Simple WolfSSL Server Side Example
IntroductionThis page describes how, in just a few easy steps, the WolfSSL library can be used to to ensure the security and integrity of a server side networking application.
The information on this page is nearly identical to that found on the
Simple WolfSSL Client Side Example
page. It is repeated here for consistency – with the differences highlighted
where they exist.
Header fileswolfssl/ssl.h contains the WolfSSL structures, data definitions, and function prototypes. It must be included in all the source files that use the WolfSSL library.
Initialising the library and creating a WolfSSL contextwolfSSL_Init() prepares the WolfSSL library for use, and must be called before any other WolfSSL API functions.
Next, a variable of type WOLFSSL_CTX is required to store context information, and can be created using wolfSSL_CTX_new(). The SSL or TLS protocol to use is specified as the context is created using the function’s parameter. Options include SSLv3, TLSv1, TLSv1.1, TLSv1.2, or DTLS. This example demonstrates the TLSv1 server protocol being selected (the client side example selects TLSv1 client). The values to use to select the other protocol options are listed in the user manual.
The client side example demonstrated a Certificate Authority (CA) file being loaded into the WolfSSL context. In addition to the CA, the server context must also be loaded with the server certificate, and a key file. This allows the server to send its certificate to the client for verification. wolfSSL_CTX_load_verify_locations() is called to load the CA, wolfSSL_CTX_use_certificate_file() to load the certificate, and wolfSSL_CTX_use_PrivateKey_file to load the private key file.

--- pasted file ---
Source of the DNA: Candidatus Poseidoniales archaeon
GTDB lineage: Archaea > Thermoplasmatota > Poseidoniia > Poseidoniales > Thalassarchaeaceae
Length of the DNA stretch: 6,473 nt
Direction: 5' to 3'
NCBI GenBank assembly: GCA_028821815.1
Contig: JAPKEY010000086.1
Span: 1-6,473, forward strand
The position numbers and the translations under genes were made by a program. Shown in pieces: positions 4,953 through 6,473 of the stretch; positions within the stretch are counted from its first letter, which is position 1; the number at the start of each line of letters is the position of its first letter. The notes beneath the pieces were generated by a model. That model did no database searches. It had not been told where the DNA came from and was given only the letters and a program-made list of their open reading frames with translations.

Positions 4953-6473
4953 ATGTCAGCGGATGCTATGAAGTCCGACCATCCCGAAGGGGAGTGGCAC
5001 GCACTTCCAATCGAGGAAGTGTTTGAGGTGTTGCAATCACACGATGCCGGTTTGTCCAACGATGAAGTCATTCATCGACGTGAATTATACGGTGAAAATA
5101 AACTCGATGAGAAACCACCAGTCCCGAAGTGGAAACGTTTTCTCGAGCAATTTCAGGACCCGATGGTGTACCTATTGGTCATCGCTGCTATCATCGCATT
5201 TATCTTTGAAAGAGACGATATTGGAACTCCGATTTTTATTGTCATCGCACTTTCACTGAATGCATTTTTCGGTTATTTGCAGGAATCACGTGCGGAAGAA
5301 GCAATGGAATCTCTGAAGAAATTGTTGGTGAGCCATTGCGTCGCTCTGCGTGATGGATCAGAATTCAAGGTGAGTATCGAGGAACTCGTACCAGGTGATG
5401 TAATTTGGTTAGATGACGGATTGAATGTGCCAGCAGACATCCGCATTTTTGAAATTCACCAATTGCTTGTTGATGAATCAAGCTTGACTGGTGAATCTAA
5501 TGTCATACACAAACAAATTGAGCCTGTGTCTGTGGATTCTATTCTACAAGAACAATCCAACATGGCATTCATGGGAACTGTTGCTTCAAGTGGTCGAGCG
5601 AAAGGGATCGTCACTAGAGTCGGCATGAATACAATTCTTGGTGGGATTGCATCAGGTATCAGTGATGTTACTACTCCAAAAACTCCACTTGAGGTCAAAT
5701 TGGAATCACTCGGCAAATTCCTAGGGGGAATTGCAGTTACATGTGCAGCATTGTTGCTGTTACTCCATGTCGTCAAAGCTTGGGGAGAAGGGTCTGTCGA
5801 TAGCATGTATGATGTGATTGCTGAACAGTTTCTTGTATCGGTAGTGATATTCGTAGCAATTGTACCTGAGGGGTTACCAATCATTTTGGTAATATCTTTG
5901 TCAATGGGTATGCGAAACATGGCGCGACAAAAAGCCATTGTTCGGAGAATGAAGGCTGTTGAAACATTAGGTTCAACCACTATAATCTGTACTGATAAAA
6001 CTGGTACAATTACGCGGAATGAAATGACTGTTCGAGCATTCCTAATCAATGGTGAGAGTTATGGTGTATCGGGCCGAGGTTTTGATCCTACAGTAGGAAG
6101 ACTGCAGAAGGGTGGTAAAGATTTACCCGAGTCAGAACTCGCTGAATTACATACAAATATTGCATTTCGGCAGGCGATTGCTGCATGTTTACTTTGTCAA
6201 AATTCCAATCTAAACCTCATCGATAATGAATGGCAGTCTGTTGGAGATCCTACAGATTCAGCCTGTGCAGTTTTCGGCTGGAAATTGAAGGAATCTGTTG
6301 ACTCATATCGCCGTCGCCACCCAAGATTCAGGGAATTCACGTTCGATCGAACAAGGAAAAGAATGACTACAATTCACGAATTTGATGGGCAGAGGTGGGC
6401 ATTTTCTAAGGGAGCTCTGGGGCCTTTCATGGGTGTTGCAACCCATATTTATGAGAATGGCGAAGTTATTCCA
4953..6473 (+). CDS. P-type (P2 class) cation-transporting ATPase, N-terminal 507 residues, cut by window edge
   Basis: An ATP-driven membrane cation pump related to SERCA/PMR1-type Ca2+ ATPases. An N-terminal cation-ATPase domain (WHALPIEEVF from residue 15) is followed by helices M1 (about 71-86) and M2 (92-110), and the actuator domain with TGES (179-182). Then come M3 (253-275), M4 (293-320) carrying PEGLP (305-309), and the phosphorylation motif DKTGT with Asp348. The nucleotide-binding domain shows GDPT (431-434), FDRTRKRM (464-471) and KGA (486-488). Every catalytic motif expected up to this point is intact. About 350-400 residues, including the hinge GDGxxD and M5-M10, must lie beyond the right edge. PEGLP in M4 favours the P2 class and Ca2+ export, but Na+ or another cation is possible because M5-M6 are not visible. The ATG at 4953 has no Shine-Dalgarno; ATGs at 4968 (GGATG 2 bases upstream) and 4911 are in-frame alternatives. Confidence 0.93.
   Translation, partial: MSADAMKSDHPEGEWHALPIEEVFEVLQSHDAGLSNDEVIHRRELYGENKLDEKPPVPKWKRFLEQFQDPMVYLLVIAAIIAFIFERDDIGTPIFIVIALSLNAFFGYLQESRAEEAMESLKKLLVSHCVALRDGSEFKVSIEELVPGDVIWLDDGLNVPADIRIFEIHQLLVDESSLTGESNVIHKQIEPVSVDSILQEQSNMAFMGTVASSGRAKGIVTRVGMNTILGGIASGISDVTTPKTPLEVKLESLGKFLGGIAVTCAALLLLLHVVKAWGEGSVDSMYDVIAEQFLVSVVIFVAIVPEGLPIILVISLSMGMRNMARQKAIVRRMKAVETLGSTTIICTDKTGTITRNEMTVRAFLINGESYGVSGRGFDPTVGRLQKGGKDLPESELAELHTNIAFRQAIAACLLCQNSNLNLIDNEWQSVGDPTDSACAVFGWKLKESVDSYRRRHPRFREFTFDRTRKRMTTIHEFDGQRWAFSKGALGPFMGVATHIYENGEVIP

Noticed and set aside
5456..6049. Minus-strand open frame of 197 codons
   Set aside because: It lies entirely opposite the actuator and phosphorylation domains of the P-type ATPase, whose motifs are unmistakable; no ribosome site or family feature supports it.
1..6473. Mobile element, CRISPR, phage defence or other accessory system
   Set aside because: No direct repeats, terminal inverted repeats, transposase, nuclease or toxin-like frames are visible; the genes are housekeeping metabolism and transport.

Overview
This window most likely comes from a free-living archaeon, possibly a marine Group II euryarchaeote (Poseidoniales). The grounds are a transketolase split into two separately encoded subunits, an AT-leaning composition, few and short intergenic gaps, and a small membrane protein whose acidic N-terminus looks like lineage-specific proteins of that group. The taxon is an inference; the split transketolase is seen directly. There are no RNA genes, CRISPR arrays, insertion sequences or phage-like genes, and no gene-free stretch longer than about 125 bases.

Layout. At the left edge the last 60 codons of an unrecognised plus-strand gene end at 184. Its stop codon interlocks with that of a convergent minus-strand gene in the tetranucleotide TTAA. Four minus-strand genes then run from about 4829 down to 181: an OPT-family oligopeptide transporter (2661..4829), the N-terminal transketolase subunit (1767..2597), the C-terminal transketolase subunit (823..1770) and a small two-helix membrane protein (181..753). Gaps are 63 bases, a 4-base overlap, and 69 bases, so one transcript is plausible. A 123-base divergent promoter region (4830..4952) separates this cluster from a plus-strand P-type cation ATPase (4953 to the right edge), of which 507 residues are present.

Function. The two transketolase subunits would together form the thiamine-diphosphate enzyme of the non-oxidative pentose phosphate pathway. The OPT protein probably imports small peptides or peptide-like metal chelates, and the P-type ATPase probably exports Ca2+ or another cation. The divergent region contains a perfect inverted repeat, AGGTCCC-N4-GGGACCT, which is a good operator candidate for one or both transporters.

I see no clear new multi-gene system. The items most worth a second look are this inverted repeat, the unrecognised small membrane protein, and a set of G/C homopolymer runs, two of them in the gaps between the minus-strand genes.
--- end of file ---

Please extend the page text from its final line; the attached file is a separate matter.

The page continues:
Associating a WolfSSL object with a connected socketEach accepted connection must be associated with a WolfSSL object. WolfSSL objects are created using wolfSSL_new(), and associated with a TCP socket using wolfSSL_set_fd().
Using the socketSecure communication can now be made through the socket by using wolfSSL_write() in place of the standard sockets write() or send() functions, and wolfSSL_read() in place of the standard sockets read() or recv().
Note that the first parameter to both wolfSSL_write() and wolfSSL_read() is not the socket descriptor, but the WolfSSL object that is associated with the socket descriptor.
Deleting allocated resourcesWolfSSL API functions that result in dynamic resource allocation have a counterpart function that should be called to free the resource when it is no longer required. The code snippet below shows how the objects created in this small example should be freed.